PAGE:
WASHINGTON — The Financial Stability Oversight Council on Wednesday proposed steps to modify the process for designating "systemically important" nonbanks, responding to a chorus of concerns about the panel's activities.

The proposal, which was discussed at an open meeting and still needs to be voted on by council members, would require the council to engage earlier with companies under FSOC review, be more specific about what aspects of a firm are most relevant in the review and work more closely with a firm's primary regulator during the process.

Under the Dodd-Frank Act, the FSOC can label a large nonbank as a "systemically important financial institution," opening it up to tough supervision from the Federal Reserve Board. But the council has encountered sharp criticism about its process that has so far resulted in four designations.

Treasury Secretary Jack Lew, who chairs the council, said FSOC consulted with various industry and public interest groups along with lawmakers to evaluate the program beginning in the fall. While the designation process is "rigorous," Lew said, it is prudent to consider ways to make it better.

"The council is a young organization, and it is important that we periodically examine how we conduct our activities," he said. "It is especially important so we can be as transparent as possible in our work."

In 2013, the council designated three institutions — American International Group, Prudential Financial, and General Electric Capital — as nonbank SIFIs. Insurance giant MetLife was most recently designated as a SIFI in December, but the company filed suit in federal court to overturn the designation on Jan. 14.

The designation process currently involves three stages. During Stage 1, FSOC uses uniform metrics based on size, interconnectedness, leverage, and other factors to judge if a company is systemic. Companies that exceed those thresholds move to Stage 2. If FSOC staff determines the firm could pose a systemic threat, it advances to Stage 3, during which the council informs the company it is being considered. It is at that time that a firm can provide data showing why it should not be designated.

Patrick Pinschmidt, a deputy assistant Treasury secretary and FSOC's executive director, said the proposal would move engagement with the company up to the Stage 2 review. FSOC would also have to provide Stage 2 firms with whatever publicly available data it is using in its analysis.

FSOC would also be obligated to inform the companies of the specific aspects of its business that the council is evaluating in order to allow the companies to address those concerns. FSOC would also grant any request for an oral hearing by a company facing a potential designation. Under the current process, firms can ask for a hearing but then it is up to the council to rule on the request.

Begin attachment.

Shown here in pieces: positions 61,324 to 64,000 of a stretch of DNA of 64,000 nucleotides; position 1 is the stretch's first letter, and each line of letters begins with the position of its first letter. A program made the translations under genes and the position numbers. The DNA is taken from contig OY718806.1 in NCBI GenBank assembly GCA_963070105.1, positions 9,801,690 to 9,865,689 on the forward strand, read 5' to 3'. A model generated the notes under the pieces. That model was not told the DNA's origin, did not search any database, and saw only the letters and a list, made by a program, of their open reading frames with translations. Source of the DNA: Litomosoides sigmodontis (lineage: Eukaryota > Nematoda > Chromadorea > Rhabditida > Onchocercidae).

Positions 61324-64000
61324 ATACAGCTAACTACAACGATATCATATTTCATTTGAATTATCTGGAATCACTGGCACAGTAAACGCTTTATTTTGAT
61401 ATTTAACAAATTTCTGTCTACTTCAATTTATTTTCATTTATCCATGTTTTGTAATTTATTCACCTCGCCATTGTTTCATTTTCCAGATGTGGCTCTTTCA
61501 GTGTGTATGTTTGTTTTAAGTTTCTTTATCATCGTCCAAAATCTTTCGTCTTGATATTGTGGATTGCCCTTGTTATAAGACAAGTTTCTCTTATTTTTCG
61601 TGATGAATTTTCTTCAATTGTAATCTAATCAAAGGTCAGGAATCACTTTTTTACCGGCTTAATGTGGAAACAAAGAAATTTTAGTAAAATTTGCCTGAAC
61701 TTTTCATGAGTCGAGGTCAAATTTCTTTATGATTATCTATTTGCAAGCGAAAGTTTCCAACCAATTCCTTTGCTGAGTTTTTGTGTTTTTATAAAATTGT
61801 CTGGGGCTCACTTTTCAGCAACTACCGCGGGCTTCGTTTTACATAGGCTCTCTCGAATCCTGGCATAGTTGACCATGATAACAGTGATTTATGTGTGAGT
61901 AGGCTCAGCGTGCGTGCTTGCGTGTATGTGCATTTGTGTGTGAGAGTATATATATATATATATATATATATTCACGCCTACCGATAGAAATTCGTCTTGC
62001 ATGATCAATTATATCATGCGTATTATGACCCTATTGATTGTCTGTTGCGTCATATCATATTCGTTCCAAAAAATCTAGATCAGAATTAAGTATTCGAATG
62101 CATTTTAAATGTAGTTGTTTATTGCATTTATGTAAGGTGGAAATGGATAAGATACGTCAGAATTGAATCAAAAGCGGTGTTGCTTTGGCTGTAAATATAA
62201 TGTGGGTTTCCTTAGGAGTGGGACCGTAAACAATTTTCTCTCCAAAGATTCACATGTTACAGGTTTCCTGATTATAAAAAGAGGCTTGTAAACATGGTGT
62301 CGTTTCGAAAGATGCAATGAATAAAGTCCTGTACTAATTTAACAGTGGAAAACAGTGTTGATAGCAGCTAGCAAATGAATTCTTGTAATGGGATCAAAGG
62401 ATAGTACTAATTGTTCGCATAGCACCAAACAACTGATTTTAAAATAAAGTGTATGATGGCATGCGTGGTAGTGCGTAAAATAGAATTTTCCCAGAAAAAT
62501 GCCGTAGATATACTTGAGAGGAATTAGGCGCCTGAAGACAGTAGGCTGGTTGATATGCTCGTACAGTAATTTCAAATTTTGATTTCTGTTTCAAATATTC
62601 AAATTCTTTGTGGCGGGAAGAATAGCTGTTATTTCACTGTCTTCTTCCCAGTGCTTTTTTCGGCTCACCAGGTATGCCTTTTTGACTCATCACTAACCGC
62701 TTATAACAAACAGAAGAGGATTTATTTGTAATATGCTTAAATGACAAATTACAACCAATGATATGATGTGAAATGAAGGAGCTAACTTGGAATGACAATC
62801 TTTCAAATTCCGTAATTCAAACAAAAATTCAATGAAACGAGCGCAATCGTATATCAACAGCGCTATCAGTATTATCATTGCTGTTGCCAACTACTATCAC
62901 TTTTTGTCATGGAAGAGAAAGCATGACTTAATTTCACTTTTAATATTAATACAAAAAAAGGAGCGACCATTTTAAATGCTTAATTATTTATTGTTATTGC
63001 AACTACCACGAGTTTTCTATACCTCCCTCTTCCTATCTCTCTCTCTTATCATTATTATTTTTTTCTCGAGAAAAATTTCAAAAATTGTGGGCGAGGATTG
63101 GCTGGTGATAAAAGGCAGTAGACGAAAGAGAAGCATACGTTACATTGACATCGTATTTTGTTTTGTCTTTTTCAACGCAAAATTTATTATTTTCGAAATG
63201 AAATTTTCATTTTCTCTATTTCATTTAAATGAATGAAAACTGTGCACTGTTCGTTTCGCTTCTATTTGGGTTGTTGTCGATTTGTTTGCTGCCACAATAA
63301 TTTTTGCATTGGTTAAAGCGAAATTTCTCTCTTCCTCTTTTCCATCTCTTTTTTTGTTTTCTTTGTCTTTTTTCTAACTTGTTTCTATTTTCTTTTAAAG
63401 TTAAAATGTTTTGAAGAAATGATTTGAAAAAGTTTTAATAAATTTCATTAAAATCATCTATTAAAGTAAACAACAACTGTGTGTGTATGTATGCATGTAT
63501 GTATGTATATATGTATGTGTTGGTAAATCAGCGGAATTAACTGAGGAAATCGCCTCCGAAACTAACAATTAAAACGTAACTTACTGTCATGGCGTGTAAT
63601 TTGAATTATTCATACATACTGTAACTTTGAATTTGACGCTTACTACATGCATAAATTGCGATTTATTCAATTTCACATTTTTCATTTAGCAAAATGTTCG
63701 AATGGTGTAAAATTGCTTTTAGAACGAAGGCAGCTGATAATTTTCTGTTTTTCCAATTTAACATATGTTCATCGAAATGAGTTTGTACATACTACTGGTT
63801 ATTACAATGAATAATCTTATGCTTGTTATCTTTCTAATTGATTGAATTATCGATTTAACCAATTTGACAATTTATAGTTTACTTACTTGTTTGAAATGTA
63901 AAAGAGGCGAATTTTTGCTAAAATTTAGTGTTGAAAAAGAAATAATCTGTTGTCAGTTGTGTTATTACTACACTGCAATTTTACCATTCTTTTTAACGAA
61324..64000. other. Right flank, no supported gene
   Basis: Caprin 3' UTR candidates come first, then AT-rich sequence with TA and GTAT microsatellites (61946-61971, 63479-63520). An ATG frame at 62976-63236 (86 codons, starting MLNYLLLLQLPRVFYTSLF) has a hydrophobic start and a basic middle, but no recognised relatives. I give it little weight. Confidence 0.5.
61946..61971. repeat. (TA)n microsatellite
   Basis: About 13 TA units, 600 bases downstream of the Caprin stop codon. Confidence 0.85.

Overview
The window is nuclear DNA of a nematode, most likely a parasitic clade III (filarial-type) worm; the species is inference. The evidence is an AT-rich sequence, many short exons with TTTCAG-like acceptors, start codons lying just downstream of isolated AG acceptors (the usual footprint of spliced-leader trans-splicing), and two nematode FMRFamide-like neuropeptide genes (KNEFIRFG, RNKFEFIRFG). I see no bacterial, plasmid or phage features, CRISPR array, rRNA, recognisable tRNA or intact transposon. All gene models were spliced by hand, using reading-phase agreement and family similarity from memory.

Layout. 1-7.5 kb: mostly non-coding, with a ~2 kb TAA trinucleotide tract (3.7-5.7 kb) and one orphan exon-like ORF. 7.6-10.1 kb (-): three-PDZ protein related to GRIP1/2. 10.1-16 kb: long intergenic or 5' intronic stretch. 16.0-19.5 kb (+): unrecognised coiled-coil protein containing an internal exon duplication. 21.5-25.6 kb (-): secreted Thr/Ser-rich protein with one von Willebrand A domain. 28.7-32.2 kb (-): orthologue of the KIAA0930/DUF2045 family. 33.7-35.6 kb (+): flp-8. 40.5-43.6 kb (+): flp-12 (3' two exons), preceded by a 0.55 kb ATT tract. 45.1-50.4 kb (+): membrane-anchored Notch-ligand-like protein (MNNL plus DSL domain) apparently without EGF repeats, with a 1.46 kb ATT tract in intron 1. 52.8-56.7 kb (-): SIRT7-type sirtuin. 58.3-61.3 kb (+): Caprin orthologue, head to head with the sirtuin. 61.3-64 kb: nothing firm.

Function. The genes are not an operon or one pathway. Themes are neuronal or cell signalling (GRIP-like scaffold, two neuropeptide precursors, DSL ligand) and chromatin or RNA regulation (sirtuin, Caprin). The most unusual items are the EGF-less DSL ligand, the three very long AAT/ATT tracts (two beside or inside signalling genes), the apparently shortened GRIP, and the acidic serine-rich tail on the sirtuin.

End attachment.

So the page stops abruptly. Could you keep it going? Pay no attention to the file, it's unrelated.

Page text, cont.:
The proposed changes Wednesday were welcomed by lawmakers and groups that have called for a fairer process for companies under review. Some of the groups applauding the new steps had offered suggestions that made their way into the proposal.

"It shows that they listen, and they responded," Rep. Carolyn Maloney, D-N.Y., said in an interview. She noted that the recommendations she made to the council in a letter last July to improve the designation regime were included in their entirety. "The main thing is to answer the legitimate concerns of fair treatment by the private sector, and I think that they responded to the concerns that were raised to me," she said.

The Financial Services Roundtable also praised the move, saying the steps outlined by the council include ideas the trade group has embraced in its own proposals.

"If the goal of a more secure financial system is to truly advance further, FSOC's process needs to be improved, and we are glad FSOC agrees," said Roundtable chief executive Tim Pawlenty. "We are pleased FSOC will take up many of our recommendations and that their process will become more transparent to the public."

Pinschmidt said the proposal would also increase transparency about the metrics used during Stage 1. More details about how many companies were voted on to advance or not advance to Stage 3 would also be divulged under the new rules.

"The intent of these proposed changes is to let companies know as soon as possible where they stand and concurrently provide earlier opportunities to engage with the council and staff without compromising the council's ability to conduct its work," Pinschmidt said.

Yet some observers said the council could have gone even further.

Doug Holtz-Eakin, former director of the Congressional Budget Office and head of American Action Forum, which has vocally sought greater transparency in the nonbank designation process, said he was heartened by the move though he was unclear on the details. One reform the council did not appear to embrace, he said, was a clearer process for how to "un-designate" a firm once it has been labeled a SIFI.

"This is all about getting people in," Holtz-Eakin said. "That's fine, but we also need a way to get them out. There has to be an off-ramp. You should be able to move back to the regular regulatory regime somehow, and that's still missing entirely."

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